Cirrhosis of the liver, one of the rarer diseases of childhood, occurs more frequently than is generally recognized. Emphasis in the past has been placed on cases in which autopsy was done; few patients proved to have cirrhosis have been followed clinically for years. The clinical changes observed depend on the extent of the damage to the liver and the consequent reduction of hepatic efficiency. The disease in children usually differs from that in adults only in having a more acute onset and more rapid course. We have studied 20 children with cirrhosis, 13 of whom came to autopsy. Two patients, 5 years and 4 months of age respectively, who were proved by biopsy of the liver to have cirrhosis, have survived three and five years thus far. Studies of hepatic function have been done recently on them (table 1).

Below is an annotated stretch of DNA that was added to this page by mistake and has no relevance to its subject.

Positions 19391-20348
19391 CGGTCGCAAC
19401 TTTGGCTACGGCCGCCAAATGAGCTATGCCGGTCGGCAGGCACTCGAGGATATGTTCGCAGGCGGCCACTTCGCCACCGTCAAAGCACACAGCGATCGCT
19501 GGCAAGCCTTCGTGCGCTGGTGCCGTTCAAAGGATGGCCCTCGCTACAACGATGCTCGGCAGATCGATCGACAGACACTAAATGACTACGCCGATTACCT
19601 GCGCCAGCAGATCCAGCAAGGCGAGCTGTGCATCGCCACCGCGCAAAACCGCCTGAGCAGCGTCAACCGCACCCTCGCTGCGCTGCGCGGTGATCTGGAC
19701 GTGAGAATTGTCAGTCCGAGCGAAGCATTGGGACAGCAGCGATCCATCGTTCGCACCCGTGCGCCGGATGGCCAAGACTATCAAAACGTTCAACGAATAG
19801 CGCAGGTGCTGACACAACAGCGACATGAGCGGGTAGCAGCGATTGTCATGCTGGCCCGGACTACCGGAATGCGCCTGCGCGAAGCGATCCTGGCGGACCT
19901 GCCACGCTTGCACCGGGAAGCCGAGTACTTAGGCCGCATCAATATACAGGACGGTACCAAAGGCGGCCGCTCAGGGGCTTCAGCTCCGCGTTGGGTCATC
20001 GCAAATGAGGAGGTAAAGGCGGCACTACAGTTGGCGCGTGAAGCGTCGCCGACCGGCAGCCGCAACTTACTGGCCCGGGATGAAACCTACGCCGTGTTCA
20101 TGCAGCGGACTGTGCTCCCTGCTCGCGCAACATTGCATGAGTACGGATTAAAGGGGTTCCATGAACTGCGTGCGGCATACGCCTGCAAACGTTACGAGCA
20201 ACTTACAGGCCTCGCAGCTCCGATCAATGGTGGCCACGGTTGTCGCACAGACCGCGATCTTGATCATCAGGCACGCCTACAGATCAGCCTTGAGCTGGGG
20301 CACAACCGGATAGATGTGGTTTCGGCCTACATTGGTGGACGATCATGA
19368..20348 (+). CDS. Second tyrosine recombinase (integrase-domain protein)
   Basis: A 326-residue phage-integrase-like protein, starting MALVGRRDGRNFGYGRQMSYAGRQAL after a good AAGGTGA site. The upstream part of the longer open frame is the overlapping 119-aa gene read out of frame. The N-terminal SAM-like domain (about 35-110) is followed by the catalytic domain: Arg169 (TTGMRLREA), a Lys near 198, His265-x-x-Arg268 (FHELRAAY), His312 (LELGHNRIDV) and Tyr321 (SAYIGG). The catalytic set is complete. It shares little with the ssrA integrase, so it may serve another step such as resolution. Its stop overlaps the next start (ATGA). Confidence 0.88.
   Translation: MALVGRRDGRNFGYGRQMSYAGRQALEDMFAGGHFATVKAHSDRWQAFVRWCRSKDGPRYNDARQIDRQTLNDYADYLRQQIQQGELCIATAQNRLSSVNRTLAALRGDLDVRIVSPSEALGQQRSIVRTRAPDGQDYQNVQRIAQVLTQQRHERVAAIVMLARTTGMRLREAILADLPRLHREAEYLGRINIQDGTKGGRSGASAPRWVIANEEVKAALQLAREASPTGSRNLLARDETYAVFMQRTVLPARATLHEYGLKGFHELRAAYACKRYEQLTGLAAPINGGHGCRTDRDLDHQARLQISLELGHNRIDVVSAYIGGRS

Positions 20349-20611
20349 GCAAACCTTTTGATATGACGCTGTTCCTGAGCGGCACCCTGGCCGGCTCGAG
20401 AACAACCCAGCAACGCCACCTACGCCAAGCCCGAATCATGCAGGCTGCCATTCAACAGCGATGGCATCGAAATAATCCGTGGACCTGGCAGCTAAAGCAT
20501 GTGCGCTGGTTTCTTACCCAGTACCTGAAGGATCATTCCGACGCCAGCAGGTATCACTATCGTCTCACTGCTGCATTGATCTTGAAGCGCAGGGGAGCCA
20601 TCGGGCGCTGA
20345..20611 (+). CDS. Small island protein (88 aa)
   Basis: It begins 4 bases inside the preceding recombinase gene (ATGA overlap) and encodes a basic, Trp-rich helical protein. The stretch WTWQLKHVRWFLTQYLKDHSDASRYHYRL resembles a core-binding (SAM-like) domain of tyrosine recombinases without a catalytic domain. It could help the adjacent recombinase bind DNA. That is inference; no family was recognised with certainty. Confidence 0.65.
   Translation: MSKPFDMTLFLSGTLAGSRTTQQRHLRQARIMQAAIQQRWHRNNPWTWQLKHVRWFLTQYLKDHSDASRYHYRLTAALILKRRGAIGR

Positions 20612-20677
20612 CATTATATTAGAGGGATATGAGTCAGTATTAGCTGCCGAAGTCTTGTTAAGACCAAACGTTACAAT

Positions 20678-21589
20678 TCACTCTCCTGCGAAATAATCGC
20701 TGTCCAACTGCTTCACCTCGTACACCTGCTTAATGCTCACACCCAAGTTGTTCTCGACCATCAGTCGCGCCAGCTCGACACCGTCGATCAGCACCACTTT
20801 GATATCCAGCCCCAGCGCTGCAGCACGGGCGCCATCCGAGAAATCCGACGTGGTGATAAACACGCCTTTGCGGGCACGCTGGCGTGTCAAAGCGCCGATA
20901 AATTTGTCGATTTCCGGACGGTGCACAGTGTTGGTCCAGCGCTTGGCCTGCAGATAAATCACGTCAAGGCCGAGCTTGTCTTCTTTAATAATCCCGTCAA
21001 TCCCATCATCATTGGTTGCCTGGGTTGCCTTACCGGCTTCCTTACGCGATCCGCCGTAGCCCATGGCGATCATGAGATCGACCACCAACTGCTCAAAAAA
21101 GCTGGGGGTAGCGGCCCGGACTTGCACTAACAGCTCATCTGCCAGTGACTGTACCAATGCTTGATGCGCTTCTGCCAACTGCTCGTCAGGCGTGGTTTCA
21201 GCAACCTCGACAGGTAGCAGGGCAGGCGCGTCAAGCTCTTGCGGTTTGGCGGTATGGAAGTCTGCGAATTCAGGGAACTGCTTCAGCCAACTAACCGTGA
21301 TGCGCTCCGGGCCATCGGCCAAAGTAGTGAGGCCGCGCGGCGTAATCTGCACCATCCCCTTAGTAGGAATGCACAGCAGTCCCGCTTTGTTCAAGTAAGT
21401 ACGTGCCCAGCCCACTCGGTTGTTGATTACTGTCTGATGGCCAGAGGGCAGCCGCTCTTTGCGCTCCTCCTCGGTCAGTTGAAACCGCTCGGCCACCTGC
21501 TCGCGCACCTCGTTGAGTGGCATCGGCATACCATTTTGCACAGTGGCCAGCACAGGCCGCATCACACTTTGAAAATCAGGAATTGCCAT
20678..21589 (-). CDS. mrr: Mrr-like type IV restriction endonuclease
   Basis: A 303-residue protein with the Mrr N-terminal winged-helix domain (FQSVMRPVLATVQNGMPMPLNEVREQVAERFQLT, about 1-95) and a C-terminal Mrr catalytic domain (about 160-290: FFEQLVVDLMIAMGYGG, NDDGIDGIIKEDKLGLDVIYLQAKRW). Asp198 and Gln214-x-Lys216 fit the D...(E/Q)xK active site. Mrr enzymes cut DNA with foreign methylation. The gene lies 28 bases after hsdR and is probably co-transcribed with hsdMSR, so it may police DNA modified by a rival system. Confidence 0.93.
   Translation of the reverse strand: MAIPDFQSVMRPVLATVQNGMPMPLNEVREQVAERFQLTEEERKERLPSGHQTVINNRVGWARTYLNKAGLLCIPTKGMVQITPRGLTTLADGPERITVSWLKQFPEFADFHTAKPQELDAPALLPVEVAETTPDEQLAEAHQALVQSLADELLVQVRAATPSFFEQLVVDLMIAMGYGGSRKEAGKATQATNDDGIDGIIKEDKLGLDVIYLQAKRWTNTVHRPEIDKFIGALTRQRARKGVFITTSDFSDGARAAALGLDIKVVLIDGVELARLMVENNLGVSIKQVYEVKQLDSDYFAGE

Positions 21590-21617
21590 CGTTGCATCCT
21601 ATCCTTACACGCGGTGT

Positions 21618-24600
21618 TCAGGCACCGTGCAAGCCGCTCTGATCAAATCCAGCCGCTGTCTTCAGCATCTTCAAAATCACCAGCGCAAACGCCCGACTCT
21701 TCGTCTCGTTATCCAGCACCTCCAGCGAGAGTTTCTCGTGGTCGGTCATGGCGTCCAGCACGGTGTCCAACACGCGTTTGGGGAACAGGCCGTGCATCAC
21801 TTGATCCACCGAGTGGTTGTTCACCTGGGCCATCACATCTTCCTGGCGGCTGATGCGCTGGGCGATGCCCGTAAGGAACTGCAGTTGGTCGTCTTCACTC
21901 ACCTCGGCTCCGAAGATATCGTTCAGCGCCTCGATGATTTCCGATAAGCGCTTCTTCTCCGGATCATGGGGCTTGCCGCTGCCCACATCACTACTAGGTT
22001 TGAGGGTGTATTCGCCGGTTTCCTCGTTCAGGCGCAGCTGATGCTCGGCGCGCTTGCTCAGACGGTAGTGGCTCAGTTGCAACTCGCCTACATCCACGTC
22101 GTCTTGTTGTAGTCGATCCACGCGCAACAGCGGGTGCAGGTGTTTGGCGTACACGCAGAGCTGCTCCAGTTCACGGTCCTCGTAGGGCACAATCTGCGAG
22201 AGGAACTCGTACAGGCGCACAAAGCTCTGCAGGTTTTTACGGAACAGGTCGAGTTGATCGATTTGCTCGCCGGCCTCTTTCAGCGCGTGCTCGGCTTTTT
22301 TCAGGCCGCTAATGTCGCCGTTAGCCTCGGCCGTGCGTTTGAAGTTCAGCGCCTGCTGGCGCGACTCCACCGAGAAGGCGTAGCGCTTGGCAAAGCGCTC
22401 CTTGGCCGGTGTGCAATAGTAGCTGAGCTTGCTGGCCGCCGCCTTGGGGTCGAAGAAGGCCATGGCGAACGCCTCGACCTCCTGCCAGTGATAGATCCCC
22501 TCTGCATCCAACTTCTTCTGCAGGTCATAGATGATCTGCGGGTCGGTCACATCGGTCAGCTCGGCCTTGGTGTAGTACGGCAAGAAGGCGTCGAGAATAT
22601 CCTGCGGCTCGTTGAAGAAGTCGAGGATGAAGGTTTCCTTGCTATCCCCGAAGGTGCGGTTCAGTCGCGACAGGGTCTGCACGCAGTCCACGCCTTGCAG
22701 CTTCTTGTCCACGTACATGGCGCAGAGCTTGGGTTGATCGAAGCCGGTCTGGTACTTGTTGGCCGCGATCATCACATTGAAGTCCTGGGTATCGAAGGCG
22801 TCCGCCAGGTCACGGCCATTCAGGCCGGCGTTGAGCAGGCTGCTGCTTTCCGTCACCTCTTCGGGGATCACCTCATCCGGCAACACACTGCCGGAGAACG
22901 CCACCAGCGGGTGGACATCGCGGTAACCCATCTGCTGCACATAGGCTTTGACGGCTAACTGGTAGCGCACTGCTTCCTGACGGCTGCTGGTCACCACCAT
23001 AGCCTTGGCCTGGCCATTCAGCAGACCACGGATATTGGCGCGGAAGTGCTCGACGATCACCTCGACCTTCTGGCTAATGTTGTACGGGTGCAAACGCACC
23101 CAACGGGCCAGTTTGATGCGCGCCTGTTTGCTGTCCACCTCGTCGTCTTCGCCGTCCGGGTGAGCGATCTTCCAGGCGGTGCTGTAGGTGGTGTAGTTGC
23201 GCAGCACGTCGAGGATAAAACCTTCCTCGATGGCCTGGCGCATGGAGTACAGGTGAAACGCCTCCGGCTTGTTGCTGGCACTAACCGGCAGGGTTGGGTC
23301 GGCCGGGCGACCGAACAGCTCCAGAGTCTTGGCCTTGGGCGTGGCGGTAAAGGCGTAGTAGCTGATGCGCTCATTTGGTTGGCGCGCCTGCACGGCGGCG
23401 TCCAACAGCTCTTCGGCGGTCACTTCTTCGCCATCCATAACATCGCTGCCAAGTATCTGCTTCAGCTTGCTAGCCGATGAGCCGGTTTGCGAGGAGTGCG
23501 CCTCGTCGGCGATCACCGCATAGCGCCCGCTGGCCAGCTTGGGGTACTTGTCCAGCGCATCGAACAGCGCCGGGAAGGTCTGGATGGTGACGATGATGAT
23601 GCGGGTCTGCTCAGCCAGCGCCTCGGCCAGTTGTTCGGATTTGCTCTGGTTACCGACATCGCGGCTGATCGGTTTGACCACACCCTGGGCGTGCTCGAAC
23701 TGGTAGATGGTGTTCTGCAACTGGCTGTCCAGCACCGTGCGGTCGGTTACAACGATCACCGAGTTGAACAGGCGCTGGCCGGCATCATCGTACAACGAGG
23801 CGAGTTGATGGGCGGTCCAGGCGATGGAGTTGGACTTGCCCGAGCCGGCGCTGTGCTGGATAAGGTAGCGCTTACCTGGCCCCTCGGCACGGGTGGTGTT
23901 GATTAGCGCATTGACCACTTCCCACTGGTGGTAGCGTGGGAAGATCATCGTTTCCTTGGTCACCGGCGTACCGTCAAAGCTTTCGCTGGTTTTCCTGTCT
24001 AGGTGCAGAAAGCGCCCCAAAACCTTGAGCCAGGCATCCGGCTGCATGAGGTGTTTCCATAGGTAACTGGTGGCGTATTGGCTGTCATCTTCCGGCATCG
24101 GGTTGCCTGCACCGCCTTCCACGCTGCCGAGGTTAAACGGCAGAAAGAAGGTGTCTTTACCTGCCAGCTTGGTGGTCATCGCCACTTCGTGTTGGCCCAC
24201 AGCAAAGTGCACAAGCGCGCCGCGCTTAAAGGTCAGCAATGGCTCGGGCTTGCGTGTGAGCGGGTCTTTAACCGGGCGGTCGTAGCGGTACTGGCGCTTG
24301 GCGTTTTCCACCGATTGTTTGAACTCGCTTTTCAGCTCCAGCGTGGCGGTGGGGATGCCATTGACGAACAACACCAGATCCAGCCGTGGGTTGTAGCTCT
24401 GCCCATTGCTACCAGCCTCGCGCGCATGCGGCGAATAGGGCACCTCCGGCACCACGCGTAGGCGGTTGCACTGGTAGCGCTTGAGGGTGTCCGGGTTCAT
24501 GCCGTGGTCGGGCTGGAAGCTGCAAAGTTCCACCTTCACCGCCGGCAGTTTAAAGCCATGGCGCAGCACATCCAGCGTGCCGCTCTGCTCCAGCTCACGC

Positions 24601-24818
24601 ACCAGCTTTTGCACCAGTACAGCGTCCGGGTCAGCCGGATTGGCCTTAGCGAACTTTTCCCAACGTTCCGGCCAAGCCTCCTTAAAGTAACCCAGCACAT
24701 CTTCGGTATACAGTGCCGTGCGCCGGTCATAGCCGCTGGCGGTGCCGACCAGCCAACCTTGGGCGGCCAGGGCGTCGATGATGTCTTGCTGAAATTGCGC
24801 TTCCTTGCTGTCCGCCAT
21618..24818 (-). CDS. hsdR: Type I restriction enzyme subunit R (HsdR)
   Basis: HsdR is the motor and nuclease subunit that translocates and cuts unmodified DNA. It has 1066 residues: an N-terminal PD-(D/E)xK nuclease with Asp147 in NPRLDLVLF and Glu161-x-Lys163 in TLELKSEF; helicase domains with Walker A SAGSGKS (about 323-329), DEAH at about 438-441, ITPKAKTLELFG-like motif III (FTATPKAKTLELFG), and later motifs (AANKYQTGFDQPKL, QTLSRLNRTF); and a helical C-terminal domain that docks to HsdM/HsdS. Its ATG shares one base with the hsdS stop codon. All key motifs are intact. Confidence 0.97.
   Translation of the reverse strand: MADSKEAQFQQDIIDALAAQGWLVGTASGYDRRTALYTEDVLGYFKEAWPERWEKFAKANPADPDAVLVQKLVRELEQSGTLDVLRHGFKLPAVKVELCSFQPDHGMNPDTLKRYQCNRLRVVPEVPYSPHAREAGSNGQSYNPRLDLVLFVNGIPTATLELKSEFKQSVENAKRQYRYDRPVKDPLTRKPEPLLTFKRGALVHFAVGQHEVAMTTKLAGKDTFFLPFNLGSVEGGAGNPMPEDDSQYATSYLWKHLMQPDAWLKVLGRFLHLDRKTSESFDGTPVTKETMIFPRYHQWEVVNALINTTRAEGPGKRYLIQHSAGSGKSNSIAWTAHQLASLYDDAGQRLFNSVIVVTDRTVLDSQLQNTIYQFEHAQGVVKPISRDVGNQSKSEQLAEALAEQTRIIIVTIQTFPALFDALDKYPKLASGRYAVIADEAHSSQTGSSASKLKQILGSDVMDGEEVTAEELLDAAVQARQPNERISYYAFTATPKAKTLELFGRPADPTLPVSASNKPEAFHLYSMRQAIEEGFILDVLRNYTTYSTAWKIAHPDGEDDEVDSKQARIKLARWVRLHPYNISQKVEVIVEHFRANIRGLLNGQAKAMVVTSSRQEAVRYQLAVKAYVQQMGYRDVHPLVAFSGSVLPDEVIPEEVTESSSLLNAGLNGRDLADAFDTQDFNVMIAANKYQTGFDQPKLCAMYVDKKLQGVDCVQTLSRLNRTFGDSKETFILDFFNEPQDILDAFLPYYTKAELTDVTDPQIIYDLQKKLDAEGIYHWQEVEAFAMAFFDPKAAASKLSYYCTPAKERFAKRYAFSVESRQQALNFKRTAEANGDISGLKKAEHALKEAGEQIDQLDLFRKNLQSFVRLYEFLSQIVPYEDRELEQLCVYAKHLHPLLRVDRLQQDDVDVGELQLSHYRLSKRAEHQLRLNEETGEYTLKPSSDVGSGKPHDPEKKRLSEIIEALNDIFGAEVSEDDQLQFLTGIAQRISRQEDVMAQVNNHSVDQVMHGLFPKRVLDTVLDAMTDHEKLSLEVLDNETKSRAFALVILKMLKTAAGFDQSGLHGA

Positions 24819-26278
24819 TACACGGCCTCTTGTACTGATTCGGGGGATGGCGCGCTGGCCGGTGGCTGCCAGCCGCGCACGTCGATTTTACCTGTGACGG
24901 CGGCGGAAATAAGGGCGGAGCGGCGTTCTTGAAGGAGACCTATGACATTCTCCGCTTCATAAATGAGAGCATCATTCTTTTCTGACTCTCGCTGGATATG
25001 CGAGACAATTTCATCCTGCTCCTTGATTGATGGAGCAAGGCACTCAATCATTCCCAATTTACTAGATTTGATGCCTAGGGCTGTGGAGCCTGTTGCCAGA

The identification of the etiologic agent in cirrhosis in human